CSAR: Expérience israélienne
Prehospital Blood Transfusion During Aeromedical Evacuation of Trauma Patients in Israel: The IDF CSAR Experience.
Chen J et Al. Mil Med. 2017 Mar;182(S1):47-52
L'expérience d'une unité CSAR un peut particulière, très entraînée et dépendant des Forces spéciales. La transfusion se fait sur la basse d'un njugement clinique. Il est intéressant de voir que ces équipes intubent, drainent, exsuffle autant qu'elles posent de garrots.
BACKGROUND: Data regarding the effect of prehospital blood administration to trauma patients during short-to-moderate time evacuations is scarce. The Israel Air Force Airborne Combat Search and Rescue is the only organization that deals with aeromedical evacuation for both military and civilian casualties in Israel and the only one with the ability to give blood in the prehospital setting.
METHODS: Data on packed red blood cells (PRBCs) administration in the evacuation missions from January 2003 to June 2010 were analyzed and actual transfusion practice was compared to clinical practice guidelines (CPGs).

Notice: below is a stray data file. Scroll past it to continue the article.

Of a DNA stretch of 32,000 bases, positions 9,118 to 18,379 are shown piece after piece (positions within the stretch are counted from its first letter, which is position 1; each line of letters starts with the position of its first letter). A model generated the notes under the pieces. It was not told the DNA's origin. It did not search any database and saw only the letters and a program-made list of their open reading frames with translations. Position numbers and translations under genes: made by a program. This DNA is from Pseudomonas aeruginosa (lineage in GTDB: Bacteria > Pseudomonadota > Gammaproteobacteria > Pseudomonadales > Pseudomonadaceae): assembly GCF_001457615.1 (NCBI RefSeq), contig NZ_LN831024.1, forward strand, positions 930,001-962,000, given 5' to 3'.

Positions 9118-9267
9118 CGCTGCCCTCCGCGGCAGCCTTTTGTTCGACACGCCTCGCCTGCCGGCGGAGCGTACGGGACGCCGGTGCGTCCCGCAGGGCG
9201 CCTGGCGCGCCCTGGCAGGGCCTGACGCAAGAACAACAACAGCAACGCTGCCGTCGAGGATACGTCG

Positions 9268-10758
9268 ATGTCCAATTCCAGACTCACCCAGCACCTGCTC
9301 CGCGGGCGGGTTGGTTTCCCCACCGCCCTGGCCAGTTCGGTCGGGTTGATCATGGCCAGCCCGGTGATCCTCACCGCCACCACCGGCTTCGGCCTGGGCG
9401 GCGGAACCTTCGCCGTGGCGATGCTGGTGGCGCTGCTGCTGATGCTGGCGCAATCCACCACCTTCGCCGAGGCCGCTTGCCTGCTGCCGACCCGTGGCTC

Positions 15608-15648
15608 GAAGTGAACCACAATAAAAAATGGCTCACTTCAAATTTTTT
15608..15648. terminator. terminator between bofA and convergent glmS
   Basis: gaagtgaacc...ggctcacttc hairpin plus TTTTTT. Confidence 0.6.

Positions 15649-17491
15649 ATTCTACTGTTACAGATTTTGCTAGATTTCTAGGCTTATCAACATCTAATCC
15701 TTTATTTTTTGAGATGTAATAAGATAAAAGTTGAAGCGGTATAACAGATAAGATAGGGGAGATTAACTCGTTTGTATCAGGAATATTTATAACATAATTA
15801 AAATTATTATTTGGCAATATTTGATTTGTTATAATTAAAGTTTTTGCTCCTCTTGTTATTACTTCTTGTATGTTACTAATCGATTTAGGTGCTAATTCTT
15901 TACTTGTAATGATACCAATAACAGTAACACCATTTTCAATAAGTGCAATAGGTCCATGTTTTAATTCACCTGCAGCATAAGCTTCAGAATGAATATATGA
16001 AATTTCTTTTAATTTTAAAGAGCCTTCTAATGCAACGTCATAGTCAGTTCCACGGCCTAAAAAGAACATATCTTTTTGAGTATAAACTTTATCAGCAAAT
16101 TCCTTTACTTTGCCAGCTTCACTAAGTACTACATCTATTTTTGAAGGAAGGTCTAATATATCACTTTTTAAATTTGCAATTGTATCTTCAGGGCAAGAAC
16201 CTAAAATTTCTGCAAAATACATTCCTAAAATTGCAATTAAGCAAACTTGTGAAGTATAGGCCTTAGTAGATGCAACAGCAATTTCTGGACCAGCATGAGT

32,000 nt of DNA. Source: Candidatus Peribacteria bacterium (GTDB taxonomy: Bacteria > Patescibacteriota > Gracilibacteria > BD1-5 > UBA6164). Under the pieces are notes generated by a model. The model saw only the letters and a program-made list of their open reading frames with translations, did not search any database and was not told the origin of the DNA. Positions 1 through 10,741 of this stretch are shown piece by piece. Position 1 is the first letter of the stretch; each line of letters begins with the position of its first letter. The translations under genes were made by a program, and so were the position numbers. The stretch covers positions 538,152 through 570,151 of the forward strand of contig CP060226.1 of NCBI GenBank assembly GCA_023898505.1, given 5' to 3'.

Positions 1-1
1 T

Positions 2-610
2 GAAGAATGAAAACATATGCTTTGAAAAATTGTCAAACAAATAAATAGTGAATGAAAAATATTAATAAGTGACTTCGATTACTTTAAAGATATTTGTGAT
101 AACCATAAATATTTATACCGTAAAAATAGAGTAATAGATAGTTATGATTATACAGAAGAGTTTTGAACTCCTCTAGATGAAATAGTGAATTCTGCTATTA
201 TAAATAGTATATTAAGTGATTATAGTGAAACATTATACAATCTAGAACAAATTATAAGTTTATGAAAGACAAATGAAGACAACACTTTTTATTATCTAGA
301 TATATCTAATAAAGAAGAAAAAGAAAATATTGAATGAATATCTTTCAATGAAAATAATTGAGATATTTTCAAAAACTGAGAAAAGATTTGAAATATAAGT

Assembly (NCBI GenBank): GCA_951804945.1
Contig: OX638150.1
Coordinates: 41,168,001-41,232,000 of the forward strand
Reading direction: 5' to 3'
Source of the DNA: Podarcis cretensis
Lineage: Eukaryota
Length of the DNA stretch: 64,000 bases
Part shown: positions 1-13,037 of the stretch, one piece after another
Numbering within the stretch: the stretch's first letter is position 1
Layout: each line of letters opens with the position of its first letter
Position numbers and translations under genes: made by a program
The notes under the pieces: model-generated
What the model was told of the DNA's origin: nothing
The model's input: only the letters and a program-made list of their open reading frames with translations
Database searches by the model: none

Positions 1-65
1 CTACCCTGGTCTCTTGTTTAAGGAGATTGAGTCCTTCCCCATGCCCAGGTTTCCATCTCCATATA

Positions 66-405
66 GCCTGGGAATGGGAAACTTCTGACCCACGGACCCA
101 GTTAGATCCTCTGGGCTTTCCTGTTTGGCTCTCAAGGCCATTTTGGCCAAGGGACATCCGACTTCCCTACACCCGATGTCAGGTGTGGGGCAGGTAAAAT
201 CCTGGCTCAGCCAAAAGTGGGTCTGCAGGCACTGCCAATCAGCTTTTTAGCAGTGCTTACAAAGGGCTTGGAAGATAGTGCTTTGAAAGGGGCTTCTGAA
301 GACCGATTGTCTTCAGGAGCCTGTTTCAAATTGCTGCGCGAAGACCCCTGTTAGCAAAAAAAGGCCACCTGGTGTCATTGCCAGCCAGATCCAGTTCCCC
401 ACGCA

RESULTS: Over the studied 101 months, a total of 1,721 patients were evacuated by Combat Search and Rescue. Of these, 87 (5.1%) trauma patients were transfused with PRBC. Demographics included 83% male and 17% female with a median age of 23 years. Main mechanisms of injury included gunshot wounds (36%), motor vehicle accidents (28%), and blast injuries (24%) with an average of 2.6 injured regions per casualty. The most commonly injured body regions included lower extremities (52%), chest (45%), and abdomen (38%). Overall, 10 (11%) casualties died. Lifesaving intervention included tourniquets (27%), endotracheal intubation (24%), tube thoracostomy (24%), and needle thoracostomy (21%) times. For 98% of the patients, clinical judgment led to administration of red blood cells before indicated by the CPG. The heart rate tended to decrease during the evacuation, whereas there was no clear trend in systolic or diastolic blood pressure or shock index.
CONCLUSIONS: In our aeromedical experience, transfusion of PRBCs for trauma patients was safe, feasible, and most likely beneficial. PRBCs were administered according to the flight surgeons' clinical judgment and not in complete adherence to CPGs in most cases. Data collected from this and similar studies worldwide have led to change in CPGs with the shift from hypertensive resuscitation to hypotensive-hemostatic Remote Damage Control Resuscitation.